The Boston music scene has a character all its own. It never had the glamour of L.A., the grime of New York or the slick professionalism of Nashville — it's neither hip like Portland, nor weird like Austin. It's just hard-working musicians turning it out night after night, usually after a long day at work. Since 1986, Q Division Studios has been pumping out great music with the same blue-collar mentality as the city that spawned it. Jon Lupfer and Mike Denneen were musicians who started a studio so there could be a place to make music the way they wanted it to be made, and while that's a pretty common idea now, it was virtually unheard of when they first opened their doors. With little fanfare and even less ego, they helped expose the world to music by the Pixies, Aimee Mann, James Taylor, Mission of Burma, Fountains of Wayne, Morphine, Natalie Merchant, Liz Phair, Sebadoh and a staggering abundance of independent and self-financed rock bands. This interview is comprised of two parts: Part 1, in which Lupfer and Denneen recount what they've learned about running a sustainable business in an industry prone to drastic changes — and Part 2, in which studio engineers Matt Beaudoin and Rafi Sofer talk about their nearly 10 years working at Q Division, and how after learning the importance of sharp pencils and file management, it ultimately becomes a job of dealing with people.

Jon Lupfer and Mike Denneen

Tell me how Q Division began.

M: We went to high school together, and we had always talked about starting a production company or something. When we got to Boston, we just decided to do it.

J: We didn't know what we were doing!

Tell me about your first location.

M: It was the 4th floor of an old building in the South End of Boston, on Albany Street. There were 16-foot ceilings, and nobody was paying much attention to the building. Young people could get in there to build a studio, and no one really noticed.

Did you have to do a lot of build-out?

M: Tons. It was an empty shell. We hired two of our friends, an ex-con and one real carpenter.

J: We're not the most talented carpenters in the world, but we got good at "guerilla wiring." We overbuilt it, which turned out to be a good thing, because we could grow into it. We got a lot of help from Michael Blackmer, who is sort of a mad genius studio designer. He's the son of David Blackmer, who started dbx [and Earthworks]. He did a really great job with it. We built a really nice control room, a good live room and it served us well for a long time. We'd swap studio time for work. We spent more time than money.

M: We were the "guerilla recording studio" then — it was basically us and Fort Apache, who started about a year and a half before we did with a similar concept of "musician guys start a studio." All the other studios were engineer-driven.

J: They were sterile, recording-is-a-science environments. We needed work all the time, but we were cheap so we had it!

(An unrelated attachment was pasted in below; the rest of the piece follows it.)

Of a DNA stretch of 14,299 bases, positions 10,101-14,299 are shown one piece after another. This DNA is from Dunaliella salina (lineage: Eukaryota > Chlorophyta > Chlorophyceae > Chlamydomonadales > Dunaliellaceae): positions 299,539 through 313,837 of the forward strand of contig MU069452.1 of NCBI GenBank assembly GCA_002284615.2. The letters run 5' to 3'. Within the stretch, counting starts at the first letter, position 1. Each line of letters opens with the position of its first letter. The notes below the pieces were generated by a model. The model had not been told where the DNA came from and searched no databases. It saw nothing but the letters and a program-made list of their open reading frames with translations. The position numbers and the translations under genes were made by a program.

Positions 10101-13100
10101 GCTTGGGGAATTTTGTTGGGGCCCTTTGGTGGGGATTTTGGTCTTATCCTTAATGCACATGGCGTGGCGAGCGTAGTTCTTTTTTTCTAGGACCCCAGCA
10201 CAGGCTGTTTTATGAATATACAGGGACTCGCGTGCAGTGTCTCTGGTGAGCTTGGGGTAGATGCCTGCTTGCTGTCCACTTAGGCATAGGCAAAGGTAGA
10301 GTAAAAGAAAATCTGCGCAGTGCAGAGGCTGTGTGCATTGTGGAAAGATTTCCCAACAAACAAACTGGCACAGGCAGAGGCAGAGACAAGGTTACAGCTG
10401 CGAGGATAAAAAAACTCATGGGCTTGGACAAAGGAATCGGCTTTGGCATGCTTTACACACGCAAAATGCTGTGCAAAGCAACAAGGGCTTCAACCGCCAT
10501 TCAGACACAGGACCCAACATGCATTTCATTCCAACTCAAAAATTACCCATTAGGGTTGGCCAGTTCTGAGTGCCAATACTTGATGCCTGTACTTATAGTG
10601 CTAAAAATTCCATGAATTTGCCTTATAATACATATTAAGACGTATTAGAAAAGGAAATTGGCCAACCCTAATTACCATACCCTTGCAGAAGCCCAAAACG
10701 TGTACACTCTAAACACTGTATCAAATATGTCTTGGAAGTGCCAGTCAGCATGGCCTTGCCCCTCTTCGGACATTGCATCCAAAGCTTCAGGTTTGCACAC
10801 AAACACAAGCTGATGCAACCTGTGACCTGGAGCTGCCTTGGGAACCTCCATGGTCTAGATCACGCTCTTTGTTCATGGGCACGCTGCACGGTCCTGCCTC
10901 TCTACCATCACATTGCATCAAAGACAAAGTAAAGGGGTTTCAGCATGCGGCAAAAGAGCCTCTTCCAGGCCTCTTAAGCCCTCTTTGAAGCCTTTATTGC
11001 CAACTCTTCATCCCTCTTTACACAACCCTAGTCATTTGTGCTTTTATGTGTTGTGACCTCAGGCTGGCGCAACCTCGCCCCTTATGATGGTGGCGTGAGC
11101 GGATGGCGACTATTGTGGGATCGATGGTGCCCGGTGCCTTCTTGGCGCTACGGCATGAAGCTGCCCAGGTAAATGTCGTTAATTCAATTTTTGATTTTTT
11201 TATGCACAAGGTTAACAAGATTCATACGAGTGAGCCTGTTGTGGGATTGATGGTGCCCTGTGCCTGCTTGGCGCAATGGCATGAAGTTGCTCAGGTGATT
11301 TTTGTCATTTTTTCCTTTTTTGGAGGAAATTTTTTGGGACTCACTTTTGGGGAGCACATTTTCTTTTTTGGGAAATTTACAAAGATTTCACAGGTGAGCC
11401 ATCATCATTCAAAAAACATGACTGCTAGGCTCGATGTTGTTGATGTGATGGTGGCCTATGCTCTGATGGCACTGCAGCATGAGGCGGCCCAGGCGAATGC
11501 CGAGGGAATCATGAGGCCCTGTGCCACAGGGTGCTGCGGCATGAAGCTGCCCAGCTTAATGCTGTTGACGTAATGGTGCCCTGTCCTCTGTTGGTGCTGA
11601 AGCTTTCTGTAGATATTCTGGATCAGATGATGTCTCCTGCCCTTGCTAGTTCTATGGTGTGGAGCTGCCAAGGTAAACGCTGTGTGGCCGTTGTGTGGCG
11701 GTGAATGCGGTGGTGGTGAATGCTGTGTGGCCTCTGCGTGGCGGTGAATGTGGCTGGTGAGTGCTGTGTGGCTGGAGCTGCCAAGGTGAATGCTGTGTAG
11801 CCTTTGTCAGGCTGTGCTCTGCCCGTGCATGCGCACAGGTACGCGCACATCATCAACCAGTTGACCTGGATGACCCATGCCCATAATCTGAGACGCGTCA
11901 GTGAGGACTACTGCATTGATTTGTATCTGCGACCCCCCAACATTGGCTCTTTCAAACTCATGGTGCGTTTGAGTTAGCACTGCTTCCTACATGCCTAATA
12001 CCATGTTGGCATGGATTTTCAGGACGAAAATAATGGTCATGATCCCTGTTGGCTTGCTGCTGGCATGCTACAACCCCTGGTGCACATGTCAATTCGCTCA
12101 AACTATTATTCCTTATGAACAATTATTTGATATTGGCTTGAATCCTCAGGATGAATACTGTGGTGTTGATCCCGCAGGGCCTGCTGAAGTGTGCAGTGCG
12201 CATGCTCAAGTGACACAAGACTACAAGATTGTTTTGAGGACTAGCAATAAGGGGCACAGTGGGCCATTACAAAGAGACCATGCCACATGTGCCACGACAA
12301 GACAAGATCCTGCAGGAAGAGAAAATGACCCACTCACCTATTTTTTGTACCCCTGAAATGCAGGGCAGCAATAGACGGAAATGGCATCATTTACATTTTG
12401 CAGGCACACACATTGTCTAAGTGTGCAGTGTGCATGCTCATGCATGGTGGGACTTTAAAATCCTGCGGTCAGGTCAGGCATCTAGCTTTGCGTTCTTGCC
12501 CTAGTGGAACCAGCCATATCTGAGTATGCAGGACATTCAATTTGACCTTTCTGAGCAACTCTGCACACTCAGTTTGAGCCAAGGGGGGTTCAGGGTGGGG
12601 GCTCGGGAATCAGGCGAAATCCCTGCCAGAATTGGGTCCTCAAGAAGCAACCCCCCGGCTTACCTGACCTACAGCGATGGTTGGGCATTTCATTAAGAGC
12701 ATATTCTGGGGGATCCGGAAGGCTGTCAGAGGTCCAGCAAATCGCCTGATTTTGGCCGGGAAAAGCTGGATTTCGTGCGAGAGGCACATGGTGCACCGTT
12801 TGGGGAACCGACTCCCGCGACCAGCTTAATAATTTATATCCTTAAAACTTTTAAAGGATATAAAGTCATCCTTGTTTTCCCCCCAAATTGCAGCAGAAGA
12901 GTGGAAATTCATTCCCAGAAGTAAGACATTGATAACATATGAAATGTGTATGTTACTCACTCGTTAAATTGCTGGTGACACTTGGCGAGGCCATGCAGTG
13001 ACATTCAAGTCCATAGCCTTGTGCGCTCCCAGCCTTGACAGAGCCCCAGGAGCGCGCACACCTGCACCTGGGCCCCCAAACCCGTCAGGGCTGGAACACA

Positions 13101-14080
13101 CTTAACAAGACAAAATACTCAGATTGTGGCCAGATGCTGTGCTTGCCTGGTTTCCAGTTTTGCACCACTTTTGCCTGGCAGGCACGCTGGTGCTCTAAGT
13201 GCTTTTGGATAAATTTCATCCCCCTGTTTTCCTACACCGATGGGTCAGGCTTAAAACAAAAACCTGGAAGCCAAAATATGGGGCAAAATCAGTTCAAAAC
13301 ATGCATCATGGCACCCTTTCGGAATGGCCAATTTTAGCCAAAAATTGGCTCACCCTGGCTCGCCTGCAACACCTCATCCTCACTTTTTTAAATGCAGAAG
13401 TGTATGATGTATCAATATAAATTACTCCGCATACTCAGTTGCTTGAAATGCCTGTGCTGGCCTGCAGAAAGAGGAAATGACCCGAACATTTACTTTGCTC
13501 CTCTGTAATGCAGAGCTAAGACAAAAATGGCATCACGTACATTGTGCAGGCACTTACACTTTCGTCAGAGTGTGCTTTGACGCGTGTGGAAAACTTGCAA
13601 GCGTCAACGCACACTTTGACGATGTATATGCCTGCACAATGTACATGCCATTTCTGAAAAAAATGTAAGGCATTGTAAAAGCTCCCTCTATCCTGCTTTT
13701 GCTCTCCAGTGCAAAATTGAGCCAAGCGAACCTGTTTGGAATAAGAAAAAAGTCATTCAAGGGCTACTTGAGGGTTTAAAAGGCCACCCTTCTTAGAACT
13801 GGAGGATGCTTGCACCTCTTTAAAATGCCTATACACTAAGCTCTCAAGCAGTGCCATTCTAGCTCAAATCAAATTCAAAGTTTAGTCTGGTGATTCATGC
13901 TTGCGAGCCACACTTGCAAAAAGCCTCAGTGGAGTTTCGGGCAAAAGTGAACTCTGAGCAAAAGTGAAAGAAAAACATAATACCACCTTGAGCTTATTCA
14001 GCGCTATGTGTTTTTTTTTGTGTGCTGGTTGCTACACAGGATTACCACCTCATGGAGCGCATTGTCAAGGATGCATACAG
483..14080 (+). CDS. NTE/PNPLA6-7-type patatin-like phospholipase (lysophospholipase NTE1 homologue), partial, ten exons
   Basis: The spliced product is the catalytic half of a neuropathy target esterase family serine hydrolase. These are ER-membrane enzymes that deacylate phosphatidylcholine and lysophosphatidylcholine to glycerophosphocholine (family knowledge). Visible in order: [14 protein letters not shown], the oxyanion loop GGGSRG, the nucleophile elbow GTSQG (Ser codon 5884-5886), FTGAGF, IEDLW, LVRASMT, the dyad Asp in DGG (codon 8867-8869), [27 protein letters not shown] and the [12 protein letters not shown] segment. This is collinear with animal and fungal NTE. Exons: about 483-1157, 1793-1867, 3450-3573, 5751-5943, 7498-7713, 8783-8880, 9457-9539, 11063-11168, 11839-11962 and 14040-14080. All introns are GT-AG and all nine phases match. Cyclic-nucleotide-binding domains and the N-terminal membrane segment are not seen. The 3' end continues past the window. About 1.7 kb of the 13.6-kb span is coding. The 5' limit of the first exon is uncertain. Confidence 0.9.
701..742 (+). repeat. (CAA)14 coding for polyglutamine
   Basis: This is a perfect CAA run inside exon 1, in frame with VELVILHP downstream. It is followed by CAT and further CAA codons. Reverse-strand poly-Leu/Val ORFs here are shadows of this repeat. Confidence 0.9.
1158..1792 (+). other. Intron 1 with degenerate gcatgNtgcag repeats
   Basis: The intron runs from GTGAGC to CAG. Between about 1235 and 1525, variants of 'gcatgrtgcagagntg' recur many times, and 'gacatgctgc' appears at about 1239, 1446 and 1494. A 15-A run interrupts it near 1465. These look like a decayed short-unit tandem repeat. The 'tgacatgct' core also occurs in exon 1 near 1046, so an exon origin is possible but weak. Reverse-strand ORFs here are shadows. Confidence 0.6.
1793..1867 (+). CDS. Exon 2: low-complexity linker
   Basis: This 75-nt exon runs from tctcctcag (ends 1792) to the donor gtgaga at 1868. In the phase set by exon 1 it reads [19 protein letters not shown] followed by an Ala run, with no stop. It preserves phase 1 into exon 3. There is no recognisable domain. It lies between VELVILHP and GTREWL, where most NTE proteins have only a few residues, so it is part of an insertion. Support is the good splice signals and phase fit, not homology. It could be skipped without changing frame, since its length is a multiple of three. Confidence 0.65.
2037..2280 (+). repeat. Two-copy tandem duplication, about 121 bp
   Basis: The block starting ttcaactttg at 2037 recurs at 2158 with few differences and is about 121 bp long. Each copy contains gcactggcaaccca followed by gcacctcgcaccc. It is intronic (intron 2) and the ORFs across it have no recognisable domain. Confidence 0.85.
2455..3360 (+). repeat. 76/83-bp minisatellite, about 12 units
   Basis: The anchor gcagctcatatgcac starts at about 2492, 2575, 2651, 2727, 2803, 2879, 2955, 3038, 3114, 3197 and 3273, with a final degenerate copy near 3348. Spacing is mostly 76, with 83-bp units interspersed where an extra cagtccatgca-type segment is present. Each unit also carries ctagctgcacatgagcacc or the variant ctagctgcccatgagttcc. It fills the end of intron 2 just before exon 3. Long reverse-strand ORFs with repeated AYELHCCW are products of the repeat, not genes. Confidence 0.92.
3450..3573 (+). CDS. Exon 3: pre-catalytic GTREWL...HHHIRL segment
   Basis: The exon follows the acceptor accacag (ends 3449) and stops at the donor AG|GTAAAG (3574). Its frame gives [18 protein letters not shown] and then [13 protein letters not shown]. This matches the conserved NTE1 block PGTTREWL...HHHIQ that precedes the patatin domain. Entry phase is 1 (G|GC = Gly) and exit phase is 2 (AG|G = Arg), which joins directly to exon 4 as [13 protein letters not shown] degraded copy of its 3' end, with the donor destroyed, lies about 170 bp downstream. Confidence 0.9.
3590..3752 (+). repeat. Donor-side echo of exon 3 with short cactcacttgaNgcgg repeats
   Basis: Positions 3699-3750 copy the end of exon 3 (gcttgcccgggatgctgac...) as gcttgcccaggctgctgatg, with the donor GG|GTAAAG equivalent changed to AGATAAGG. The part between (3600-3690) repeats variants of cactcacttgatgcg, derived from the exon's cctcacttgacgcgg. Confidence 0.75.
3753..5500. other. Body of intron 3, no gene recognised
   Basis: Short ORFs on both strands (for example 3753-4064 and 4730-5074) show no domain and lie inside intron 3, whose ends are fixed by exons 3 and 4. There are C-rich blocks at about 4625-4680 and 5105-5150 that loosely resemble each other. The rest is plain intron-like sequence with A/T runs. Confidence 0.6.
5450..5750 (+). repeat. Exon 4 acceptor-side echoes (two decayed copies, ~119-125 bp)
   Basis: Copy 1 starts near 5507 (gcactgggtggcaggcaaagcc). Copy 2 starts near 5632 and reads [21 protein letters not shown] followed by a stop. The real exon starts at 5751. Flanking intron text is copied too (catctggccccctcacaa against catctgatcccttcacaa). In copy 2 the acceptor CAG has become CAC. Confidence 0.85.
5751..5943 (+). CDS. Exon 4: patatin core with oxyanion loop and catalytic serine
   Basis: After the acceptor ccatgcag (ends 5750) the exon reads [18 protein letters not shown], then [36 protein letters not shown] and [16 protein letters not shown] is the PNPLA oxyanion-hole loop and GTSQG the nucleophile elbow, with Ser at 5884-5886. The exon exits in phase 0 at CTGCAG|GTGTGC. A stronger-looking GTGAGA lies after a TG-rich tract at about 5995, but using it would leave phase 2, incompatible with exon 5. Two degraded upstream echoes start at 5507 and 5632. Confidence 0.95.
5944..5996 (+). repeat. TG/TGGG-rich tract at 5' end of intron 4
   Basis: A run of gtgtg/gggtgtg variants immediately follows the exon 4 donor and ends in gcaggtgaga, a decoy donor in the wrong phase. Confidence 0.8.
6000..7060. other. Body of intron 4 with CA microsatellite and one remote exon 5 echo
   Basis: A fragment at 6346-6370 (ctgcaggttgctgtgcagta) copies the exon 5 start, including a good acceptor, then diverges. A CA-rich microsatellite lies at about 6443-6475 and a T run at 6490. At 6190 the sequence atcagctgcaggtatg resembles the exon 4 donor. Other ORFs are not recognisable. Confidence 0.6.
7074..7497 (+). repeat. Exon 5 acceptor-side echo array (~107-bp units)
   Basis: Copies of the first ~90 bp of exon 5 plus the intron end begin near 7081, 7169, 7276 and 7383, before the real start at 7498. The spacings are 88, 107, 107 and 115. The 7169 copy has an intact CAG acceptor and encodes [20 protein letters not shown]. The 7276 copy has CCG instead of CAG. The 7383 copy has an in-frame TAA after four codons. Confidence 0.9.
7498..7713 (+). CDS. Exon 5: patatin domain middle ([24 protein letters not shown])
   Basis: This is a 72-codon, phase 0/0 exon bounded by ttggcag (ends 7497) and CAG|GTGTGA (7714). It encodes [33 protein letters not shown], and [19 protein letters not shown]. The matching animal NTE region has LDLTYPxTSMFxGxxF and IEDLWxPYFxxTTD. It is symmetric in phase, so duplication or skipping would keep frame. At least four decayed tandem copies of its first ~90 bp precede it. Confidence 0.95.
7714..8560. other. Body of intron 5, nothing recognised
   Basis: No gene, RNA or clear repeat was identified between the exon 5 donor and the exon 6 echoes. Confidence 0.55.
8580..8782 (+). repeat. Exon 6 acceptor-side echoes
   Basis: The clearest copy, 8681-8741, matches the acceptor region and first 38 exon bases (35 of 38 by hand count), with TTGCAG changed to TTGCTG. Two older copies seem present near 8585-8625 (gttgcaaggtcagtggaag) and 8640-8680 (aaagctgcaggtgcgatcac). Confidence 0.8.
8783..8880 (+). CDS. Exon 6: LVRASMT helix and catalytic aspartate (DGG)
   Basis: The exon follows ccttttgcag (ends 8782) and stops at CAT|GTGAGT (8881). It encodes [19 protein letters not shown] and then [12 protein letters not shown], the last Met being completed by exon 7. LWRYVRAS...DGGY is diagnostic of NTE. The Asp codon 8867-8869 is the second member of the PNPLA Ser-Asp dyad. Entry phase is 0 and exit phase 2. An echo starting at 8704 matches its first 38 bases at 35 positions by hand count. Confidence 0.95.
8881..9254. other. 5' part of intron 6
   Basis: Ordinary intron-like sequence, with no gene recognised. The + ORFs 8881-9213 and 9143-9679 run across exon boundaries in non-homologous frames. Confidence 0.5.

M: We were $250 for an eight-hour session, and you would get either him or me. We also identified engineers and producers who worked with bands, and we offered them free time.

What was the original setup like?

J: It was a Soundtracks console that we bought from "the guitar store" in town, and a 16-track, 1-inch Tascam, both of which turned out to be much better than you might think. Our best compressor was a dbx 160x, and our best microphone was a [Neumann] U87...

M: ...that I literally dropped the first day we took it out, and the head snapped off. And we had a pair of [AKG] 414s. J: We did a lot of strange things in the early days. I would get a vocal sound with an [Electro-Voice] RE20 and a [Neumann] KM 84 combined, trying to imitate a much nicer mic. It's actually not a terrible sounding combination!

Was there a watershed moment that changed your business situation?

M: One of the first bands we recorded was called The Buddy System, who were on The Basement Tapes on MTV during the first fall we had opened! They were friends with the people in 'Til Tuesday, and that's sort of how we started to meet all these various people.

J: We got in with the synth-pop crowd. I know it's sort of hard to put yourself in that mindset now, but that was a really big crowd back then.

M: So in '87, 'Til Tuesday came in to do pre-production for their third record. They had done half their record, and were demoing the second half before they went to record in New York. They came in for three weeks, and I think that was our first high-profile thing. Then the Pixies came in to do their second record [Surfer Rosa] around Christmas of '87.

Were you able to charge a higher rate because there was a bit more money behind them?

J: No, I don't think we were that smart yet — though I remember when we told them how much it would cost they were sort of like, "What? That little?"

How did the Pixies stuff come about?

J: They had done Come On Pilgrim at Fort Apache. There was some sort of disagreement that happened with their second record, and Paul Kolderie [issue #22] told them they should go to Q Division. I was an assistant on...

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